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This Day in Georgia History

July 28, 1913

Leo Frank Trial Began

To view an image of Leo Frank, see the Digital Library of Georgia.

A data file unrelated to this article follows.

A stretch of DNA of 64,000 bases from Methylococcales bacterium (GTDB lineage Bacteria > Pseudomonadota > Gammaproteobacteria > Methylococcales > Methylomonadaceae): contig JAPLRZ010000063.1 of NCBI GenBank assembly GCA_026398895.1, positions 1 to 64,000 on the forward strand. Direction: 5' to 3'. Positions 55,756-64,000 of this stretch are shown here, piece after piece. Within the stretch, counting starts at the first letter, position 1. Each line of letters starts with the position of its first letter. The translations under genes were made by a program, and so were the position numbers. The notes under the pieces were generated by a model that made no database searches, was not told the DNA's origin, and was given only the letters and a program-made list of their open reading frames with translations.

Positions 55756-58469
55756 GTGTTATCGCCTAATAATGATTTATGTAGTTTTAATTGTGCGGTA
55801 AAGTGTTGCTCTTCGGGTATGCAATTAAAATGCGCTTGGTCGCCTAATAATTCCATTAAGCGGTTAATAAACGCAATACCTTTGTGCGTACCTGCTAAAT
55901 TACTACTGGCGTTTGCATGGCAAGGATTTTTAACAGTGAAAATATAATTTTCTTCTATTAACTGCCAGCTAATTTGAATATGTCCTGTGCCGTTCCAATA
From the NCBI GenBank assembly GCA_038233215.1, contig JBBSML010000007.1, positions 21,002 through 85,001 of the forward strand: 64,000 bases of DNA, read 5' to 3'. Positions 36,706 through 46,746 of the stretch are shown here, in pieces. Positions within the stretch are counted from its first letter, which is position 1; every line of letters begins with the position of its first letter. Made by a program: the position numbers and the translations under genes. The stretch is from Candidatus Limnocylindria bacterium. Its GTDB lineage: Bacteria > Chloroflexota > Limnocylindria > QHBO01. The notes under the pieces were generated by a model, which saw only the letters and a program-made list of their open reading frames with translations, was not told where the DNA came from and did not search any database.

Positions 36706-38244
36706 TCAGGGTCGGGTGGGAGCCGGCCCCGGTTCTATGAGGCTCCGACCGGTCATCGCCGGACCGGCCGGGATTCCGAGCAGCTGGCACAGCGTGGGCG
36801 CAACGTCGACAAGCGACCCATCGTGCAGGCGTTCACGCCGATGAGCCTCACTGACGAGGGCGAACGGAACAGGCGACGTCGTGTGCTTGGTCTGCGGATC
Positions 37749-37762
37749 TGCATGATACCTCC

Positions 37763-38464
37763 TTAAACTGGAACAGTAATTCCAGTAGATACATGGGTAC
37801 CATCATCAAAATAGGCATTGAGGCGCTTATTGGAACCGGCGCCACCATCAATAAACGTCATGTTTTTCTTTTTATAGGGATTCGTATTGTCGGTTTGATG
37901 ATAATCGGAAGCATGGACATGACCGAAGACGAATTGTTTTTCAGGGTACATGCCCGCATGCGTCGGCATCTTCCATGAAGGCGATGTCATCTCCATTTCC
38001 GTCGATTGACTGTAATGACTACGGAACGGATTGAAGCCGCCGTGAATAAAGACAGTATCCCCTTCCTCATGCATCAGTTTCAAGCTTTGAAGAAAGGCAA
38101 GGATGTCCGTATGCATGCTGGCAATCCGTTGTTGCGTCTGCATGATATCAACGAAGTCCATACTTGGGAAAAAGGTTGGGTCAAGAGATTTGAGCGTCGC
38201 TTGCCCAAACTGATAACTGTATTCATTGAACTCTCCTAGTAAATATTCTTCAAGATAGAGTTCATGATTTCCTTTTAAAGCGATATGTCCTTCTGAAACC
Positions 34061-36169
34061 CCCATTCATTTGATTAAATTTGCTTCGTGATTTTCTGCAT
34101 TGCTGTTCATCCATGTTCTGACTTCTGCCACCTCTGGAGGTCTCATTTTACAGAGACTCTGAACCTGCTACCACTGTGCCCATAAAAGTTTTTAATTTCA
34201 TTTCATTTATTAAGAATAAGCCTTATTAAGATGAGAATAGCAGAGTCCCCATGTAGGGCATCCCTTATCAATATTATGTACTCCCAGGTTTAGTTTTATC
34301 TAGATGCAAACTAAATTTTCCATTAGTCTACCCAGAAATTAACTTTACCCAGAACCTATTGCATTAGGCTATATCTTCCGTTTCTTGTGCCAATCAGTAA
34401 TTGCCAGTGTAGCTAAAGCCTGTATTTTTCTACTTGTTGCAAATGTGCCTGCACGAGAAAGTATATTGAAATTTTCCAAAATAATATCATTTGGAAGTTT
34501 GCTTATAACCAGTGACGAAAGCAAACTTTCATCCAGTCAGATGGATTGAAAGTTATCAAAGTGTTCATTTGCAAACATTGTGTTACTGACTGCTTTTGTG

One of Georgia’s most famous - and in many ways, most infamous - trials of the century began in superior court in the Fulton County Courthouse. Here, Leo Frank was charged with first-degree murder in the death of 14-year-old Mary Phagan. Given prevalent prejudices of the time in the South, Frank began the trial with two strikes against him - he was Jewish and he was from New York. As the trial began, a jury was quickly selected and seated. The first witness called was Mrs. J.W. Coleman, Mary Phagan’s mother. She managed to stay collected during most of her testimony but finally broke down in tears when asked to identify the clothes her daughter had worn on the day she was murdered. Next on the stand was George Epps, a thirteen-year-old boy who also worked at the National Pencil Factory, where Frank was supervisor. Epps had ridden the streetcar with Phagan the morning of April 26th, and the two had agreed to meet for an ice cream and to watch the Confederate Memorial Day Parade at 1:00 p.m. When Mary didn’t show, Epps went to a baseball game. The final witness on this day was Newt Lee, the night watchman who discovered Mary Phagan’s body and telephoned police. He testified for over two hours, telling the same story he had told police - that he noticed the body when he went into the basement to the restroom. He also told of Leo Frank being nervous because of the presence of John Gantt, who had been recently dismissed from the factory. That night, Frank called Lee to ask if everything was all right, an unusual practice for him.